Film reviews and more since 2009

Kinds of Kindness (2024) review

Dir. Yorgos Lanthimos

By: Steve Pulaski

Rating: ★★½

While watching Kinds of Kindness, at more than one point I wondered what French director Quentin Dupieux would think of Yorgos Lanthimos’ pictures. Both men have their finger firmly on the pulse of the absurd, although Dupieux’s tendencies are justified by his famous “no reason” explanation (as seen in the cult-favorite Rubber) whereas there often exist deeper themes in Lanthimos’ works. The common denominator between the two, for me personally, is I often wind up liking or at least admiring their films for reasons I find difficult to articulate.

Lanthimos, the wickedly original Greek auteur who gave us Poor Things, one of the most sublime movies of last year, gifts us a nearly three-hour anthology with Kinds of Kindness. Following his masterwork so closely was a gumptious decision, especially considering Kinds of Kindness has more in common with his earlier pictures, such as Dogtooth and The Lobster, which introduced him to a larger American audience. While his perpetual love of weirdness and depraved dark humor never went away in Poor Things nor The Favourite, it was no less softened just a tad for broader commercial interest.

Not to mention, back is Lanthimos’ co-writer, Efthimis Filippou, who helped bring The Lobster and The Killing a Sacred Deer to life.

A triptych anthology, Kinds of Kindness tells three stories that are linked by cast and tone. Jesse Plemons, Emma Stone, and Willem Dafoe hold prominent roles in all three, while Hong Chau (The Menu), Margaret Qualley (Drive-Away Dolls), Mamoudou Athie (Jurassic World Dominion), and Joe Alwyn (Billy Lynn’s Long Halftime Walk) play various supporting characters.

The first is “The Death of R.M.F.,” in which Plemons plays Robert, who holds a cushy corporate job working for a mogul named Raymond (Dafoe). Raymond will make your bastard boss look like Mister Rogers. Robert is forced to live his life exactly to his boss’ instructions, laid out on daily note-cards dictating everything from his shirt, his night-time reading material, to when he can have sex with his wife (Chau). When Raymond demands that Robert crash his SUV into another man’s vehicle at an intersection late at night, that’s where he draws the line. Despite the fact that the man has apparently agreed to die, Robert can’t bring himself to do such a thing. As a result, Robert is fired, and Raymond takes a new employee (Stone) under his wing, leaving Robert completely listless, unable to make a decision about even the smallest things, like what drink to have at a bar.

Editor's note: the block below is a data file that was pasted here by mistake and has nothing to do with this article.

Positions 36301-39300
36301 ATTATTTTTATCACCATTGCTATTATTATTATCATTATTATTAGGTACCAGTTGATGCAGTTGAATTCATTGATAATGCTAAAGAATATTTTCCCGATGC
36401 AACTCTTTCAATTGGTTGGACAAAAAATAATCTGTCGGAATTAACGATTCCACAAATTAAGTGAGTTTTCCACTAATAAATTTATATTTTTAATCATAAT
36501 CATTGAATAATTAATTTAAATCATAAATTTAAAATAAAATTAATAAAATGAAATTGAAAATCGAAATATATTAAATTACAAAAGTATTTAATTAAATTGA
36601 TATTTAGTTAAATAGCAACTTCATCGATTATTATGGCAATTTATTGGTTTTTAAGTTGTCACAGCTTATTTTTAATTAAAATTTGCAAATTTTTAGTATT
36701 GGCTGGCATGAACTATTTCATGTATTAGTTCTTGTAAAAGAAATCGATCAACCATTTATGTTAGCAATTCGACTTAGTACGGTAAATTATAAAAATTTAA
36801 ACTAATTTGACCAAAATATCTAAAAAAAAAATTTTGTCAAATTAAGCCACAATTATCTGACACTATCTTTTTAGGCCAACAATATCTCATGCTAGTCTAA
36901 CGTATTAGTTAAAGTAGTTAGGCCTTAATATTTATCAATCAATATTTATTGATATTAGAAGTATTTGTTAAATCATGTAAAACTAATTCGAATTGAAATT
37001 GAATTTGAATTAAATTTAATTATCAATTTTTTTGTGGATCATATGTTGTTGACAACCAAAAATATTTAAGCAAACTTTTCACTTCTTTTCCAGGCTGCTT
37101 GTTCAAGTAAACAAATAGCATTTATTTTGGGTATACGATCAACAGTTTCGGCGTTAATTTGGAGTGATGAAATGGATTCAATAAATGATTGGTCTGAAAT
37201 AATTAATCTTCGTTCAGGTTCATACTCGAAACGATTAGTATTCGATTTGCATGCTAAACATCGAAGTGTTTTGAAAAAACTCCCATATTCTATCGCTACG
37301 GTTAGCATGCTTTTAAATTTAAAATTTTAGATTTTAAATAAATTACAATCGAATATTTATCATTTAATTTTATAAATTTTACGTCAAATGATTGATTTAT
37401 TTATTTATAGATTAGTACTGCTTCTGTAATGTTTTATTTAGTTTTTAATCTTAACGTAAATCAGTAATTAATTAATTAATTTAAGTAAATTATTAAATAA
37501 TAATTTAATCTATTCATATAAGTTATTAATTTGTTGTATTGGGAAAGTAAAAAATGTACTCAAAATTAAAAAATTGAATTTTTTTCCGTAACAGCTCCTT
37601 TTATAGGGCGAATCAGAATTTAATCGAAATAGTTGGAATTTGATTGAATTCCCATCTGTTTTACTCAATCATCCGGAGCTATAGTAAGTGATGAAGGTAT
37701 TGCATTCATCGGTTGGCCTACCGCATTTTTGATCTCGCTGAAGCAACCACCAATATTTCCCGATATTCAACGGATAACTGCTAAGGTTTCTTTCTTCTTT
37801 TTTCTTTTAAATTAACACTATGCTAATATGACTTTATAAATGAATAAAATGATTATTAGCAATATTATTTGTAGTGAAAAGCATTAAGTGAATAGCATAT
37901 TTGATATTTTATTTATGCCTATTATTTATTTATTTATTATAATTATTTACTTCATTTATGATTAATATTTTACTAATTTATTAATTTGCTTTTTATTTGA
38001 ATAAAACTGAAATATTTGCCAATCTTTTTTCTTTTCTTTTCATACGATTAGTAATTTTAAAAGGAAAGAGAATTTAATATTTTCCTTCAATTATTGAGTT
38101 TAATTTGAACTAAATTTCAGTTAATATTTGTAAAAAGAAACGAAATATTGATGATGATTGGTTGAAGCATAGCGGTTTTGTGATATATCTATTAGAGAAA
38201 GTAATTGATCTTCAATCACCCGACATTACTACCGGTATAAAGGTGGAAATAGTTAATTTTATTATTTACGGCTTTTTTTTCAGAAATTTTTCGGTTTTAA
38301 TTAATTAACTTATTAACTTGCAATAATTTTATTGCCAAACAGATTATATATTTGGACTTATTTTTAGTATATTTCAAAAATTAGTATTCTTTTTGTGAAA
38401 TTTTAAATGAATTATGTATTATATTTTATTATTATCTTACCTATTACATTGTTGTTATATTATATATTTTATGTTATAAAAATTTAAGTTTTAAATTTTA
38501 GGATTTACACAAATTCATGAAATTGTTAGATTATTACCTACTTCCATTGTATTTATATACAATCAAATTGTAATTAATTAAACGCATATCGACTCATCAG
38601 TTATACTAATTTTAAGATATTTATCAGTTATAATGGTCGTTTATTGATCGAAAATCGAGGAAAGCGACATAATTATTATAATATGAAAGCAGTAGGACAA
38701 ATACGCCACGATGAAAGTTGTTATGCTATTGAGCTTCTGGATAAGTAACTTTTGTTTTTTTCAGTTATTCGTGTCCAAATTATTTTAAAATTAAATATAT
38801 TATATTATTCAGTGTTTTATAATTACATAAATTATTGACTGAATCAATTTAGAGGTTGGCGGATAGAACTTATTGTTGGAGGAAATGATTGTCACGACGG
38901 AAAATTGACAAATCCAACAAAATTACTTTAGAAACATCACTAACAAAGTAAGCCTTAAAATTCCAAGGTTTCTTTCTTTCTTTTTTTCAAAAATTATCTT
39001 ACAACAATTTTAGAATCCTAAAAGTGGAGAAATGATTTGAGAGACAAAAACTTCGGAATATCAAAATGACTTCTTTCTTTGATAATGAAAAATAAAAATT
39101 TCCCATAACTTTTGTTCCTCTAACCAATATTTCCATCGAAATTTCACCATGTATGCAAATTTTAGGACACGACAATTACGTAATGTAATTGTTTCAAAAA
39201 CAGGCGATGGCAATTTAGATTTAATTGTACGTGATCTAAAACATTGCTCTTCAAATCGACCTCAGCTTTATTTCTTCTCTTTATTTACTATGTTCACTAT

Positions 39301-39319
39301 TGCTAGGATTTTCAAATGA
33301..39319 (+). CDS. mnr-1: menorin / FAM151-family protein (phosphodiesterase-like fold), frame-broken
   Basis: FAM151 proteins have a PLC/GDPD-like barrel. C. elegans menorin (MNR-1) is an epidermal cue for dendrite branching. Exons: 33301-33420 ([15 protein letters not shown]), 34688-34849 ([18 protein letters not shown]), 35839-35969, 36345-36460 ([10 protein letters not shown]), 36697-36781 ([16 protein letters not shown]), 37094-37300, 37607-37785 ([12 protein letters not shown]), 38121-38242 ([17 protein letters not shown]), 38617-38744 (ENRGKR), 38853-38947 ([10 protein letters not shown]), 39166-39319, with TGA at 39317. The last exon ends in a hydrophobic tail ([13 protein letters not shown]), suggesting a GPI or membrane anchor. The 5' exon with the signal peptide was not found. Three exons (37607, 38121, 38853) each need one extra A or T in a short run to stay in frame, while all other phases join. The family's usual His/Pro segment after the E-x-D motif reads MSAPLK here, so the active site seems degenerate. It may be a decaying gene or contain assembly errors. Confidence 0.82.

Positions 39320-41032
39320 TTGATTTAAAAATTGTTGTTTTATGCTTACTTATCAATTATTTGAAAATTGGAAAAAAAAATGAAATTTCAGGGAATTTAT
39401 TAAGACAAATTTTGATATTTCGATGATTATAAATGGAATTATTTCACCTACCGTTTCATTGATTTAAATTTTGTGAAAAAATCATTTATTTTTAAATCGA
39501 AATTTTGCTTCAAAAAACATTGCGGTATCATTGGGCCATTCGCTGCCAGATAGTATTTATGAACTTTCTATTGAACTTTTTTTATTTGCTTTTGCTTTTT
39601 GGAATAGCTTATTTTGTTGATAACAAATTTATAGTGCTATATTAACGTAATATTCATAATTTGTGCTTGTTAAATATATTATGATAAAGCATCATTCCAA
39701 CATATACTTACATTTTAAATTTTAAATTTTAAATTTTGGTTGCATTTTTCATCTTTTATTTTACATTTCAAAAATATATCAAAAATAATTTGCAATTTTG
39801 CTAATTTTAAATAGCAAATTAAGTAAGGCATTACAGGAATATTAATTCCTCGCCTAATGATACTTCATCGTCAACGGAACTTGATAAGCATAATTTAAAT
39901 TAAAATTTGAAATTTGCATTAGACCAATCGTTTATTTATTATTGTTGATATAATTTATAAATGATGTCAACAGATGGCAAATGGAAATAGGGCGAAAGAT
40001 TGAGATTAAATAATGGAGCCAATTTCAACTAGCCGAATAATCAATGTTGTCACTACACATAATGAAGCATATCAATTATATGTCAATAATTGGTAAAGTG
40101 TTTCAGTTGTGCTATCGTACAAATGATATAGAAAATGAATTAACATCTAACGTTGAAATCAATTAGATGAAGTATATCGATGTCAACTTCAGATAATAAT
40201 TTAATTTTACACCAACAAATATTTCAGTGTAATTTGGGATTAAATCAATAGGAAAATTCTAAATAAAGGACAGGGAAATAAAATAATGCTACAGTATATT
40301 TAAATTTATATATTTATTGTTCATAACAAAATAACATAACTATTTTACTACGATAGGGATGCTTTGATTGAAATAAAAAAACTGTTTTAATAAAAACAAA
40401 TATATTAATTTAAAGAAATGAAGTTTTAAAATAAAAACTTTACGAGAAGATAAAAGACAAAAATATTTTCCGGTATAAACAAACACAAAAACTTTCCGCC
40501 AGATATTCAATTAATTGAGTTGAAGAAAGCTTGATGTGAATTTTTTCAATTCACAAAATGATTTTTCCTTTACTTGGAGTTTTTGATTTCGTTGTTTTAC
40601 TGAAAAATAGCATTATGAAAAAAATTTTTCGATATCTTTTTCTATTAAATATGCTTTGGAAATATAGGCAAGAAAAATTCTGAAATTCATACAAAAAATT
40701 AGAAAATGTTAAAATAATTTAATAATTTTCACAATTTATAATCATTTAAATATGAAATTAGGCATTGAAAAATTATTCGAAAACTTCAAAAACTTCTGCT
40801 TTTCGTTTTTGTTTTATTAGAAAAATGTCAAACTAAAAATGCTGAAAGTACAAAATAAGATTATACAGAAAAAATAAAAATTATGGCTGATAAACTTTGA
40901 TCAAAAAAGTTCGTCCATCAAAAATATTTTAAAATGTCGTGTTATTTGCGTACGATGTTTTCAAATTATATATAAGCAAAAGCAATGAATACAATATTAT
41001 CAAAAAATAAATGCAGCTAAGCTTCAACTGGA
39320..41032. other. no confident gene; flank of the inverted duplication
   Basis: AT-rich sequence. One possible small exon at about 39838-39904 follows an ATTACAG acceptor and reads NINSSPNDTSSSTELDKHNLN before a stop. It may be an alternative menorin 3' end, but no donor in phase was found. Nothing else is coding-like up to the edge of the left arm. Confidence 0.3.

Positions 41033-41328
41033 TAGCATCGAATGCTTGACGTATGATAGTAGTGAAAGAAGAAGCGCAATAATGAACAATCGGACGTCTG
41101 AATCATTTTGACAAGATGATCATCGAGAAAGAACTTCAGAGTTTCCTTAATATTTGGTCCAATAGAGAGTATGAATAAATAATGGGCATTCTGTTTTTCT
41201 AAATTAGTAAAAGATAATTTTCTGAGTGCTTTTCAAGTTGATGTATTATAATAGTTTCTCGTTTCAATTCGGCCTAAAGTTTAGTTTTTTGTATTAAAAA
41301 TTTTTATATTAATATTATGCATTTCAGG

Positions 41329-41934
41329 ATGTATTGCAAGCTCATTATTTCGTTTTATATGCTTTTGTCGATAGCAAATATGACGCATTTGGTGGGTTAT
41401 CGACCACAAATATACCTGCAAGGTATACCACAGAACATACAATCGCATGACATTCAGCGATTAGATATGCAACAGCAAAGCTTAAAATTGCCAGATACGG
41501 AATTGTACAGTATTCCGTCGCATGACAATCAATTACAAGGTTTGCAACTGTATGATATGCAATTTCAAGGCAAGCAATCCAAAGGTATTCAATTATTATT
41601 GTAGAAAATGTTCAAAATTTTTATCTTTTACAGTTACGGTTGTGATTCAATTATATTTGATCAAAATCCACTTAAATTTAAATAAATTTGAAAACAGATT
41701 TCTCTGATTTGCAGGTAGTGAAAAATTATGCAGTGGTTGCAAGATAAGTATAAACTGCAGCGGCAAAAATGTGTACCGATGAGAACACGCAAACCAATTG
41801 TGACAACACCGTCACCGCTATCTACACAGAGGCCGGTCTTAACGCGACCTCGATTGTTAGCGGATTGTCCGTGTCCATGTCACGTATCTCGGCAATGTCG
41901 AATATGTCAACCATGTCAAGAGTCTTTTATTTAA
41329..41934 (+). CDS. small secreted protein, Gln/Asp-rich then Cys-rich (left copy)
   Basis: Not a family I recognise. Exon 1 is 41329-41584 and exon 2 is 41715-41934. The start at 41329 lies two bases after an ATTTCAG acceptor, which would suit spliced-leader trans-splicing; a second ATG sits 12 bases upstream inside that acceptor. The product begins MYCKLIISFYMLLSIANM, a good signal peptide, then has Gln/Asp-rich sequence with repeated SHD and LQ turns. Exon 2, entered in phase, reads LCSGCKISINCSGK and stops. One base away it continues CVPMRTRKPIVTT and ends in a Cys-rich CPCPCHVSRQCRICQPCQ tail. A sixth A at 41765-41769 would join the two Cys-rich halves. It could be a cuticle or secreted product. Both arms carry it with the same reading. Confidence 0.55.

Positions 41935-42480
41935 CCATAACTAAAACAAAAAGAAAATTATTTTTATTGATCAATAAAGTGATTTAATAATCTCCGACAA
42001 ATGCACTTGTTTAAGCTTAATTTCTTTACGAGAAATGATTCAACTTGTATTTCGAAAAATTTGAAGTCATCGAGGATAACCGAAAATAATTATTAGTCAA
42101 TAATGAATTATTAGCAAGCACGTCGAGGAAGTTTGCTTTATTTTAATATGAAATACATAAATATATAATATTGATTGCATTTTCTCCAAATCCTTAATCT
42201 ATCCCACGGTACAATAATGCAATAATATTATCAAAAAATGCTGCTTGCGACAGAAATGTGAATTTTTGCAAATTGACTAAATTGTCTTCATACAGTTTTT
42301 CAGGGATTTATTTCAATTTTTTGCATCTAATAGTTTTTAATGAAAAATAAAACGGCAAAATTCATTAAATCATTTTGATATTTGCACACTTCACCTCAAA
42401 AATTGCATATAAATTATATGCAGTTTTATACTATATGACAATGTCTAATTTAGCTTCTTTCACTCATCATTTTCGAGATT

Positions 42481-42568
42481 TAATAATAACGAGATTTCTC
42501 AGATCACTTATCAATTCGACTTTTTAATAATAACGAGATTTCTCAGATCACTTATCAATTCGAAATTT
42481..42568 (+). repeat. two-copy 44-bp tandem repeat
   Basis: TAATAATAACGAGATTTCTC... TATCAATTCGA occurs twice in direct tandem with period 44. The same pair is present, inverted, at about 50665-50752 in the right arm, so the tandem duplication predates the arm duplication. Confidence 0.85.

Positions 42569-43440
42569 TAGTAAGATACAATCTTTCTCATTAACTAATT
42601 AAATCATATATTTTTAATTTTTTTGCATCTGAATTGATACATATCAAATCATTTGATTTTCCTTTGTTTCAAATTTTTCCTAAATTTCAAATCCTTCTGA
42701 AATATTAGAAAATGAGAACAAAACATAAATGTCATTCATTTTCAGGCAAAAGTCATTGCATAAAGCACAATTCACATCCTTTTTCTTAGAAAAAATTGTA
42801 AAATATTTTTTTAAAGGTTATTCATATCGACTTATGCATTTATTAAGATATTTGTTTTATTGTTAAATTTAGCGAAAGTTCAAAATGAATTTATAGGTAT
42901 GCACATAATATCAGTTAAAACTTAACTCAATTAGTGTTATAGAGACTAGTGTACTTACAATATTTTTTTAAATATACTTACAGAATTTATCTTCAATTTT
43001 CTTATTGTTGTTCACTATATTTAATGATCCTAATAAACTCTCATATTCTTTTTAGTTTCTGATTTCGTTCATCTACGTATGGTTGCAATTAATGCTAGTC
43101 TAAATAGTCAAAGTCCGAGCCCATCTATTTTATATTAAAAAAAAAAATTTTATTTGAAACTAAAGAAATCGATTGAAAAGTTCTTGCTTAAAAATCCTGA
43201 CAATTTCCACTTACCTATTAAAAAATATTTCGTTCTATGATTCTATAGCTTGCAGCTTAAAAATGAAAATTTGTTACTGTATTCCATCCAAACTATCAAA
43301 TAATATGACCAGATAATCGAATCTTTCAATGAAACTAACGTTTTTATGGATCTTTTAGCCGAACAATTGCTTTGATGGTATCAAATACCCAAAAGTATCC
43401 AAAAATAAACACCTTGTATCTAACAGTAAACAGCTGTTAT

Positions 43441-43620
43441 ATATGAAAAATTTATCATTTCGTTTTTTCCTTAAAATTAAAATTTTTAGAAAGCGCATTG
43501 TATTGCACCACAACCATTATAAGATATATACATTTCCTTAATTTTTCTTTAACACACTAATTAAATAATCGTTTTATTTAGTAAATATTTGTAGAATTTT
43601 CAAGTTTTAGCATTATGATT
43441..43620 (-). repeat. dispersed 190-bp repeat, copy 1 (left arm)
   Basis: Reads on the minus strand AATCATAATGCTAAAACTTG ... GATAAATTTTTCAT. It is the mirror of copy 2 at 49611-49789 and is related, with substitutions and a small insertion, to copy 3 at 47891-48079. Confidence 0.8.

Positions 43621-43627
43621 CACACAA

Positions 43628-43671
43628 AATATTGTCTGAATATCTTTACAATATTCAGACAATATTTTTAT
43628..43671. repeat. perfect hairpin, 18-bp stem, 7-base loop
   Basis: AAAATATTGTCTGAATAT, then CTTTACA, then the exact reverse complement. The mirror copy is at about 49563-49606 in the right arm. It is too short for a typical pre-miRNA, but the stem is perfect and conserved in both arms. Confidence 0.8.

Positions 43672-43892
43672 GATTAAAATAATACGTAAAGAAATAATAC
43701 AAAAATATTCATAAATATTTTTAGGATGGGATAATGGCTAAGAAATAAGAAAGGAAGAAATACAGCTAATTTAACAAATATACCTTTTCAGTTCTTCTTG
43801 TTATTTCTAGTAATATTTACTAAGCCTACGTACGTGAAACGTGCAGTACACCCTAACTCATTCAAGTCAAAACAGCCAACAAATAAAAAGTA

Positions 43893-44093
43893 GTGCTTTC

The second story is “R.M.F. is Flying,” where Plemons plays Daniel, a police officer grieving the loss of his wife (Stone), who went missing on a diving expedition. In effort to comfort Daniel, his coworker (Athie) and wife (Qualley) drop by to have dinner with him. Daniel insists they watch old videos. Let’s just say, these aren’t wedding videos or something of that nature. Eventually, out of the blue, Daniel’s wife (Stone) returns, but he notices something is off about her. He demands that perform a series of outlandish and/or painful tasks as if to proof she truly is the woman she married.

The third and final story is “R.M.F. Eats a Sandwich,” in which Stone and Plemons play Emily and Andrew, devoted members of a cult led by Omi (Dafoe). The two are on an important mission revolving around finding a mysterious woman with a very specific life story; she can also resurrect the dead. Finding this woman is a grueling task, for Omi even tells his two followers the exact proportions of her breasts and navel. Either Emily or Andrew will eventually be “contaminated” in their pursuit of finding this woman, kicked out of the cult, and left to fend for themselves.